It will probably not be far from the truth if it be assumed that the line of pressure passes through the axis of the arch at its crown, and that the horizontal thrust for an evenly distributed load = H = wl2/8R where w = total load per foot-run (dead + live).
l = span of arch in feet.
R = rise of arch in feet. The depth of ring may then be proportioned to resist this load by the pillar formulae given at the commence-
Armoured or Reinforced Concrete for Various Uses 47 ment of this Chapter. The strength of the arch at any other point may be calculated as follows -
T = thrust at point under consideration. (This may be split up into two thrusts parallel and normal to the axis of the arch. The latter will produce shear only, and may be neglected.)
Let P = component of T parallel to axis, and e = the eccentricity, or distance between pressure curve and axis of arch. The effect of P will be to produce a total stress P distributed throughout the section + the stresses produced by bending moment P . e.
Let C1 equal the compressive stress produced by the direct compression of P.
Then c1 = P.
bd+ 10(ac + ar)
Then, if c = 400 lbs. per square inch = maximum allowable stress on concrete, the maximum stress per inch available to resist the BM = c2 = c - c1.
Now, applying the beam formulae (near the end of last Chapter), and having found the value of h from the formula there given -
Mr = 2/3bhc2(d-2/5h)+a2c2rh-g/h(d-g)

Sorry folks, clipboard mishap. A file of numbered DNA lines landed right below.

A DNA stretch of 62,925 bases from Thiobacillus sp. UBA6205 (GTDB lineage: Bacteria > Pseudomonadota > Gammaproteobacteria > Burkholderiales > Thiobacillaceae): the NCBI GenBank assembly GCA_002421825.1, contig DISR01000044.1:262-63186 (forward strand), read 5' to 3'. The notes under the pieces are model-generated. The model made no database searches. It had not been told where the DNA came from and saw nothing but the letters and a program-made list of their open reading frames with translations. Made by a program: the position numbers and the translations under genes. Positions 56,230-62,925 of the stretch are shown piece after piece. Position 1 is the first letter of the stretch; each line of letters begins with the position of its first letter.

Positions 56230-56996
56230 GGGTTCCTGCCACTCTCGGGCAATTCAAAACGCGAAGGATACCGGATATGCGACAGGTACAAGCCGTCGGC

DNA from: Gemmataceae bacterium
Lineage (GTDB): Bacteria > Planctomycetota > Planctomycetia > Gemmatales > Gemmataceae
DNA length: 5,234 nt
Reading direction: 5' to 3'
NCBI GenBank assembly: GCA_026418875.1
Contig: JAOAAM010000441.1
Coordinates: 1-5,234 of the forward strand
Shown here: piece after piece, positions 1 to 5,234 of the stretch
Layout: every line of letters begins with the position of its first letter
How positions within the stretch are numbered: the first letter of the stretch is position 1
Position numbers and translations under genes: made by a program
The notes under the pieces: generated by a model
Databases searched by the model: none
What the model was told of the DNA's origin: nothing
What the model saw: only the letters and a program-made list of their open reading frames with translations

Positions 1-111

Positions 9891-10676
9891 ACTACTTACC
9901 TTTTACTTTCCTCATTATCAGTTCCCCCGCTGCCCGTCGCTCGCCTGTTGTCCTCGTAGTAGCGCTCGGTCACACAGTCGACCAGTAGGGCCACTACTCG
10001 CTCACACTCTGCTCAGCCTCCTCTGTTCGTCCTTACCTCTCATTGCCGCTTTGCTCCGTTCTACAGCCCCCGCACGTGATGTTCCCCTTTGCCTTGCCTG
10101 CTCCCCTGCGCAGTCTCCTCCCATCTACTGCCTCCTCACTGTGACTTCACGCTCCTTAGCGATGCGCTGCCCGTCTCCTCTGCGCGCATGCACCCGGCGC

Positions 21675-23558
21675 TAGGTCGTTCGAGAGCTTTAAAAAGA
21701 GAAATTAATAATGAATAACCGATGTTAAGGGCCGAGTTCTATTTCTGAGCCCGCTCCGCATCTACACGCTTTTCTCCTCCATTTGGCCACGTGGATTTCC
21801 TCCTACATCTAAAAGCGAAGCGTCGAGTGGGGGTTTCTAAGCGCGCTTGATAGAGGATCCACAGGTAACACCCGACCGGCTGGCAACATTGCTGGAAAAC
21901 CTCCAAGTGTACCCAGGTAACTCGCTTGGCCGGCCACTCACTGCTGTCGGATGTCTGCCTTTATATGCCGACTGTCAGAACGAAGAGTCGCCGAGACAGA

The latter value will check the ring's resistance to bending, which must not be less than Pe. The stress in the tensile reinforcement
=f= 2bh1c + 3accr(h-g) -rc1
3ath a = angle between axis of arch at point under consideration, and the horizontal.
The greatest bending moment will, as a rule, be in the proximity of 1/4 span, where the thrust may be taken as roughly w2l2/16R(2w1 +w2) sec. a. and BM = w2l2/64 where w1 = dead load per foot. w2 = live load per foot. / = length of span in feet. R = rise of span in feet.
By the use of reinforcements, bending moments may likewise be allowed in the abutments, producing proportions which at first sight might appear to be much too slight to resist the thrust of the arch. This is seen in Fig. 74, in which an evenly distributed load on the arch will produce tensile stresses in the reinforcements T shown in full lines. The arch may, in fact, be considered as springing from ground level, instead of from the apparent springing level, while the line of pressure becomes somewhat as shown in a heavy dotted line.
Fig. 75 shows the pleasing effect and lightness of this construction when used for floors (Hennebique system), the span being 46 feet.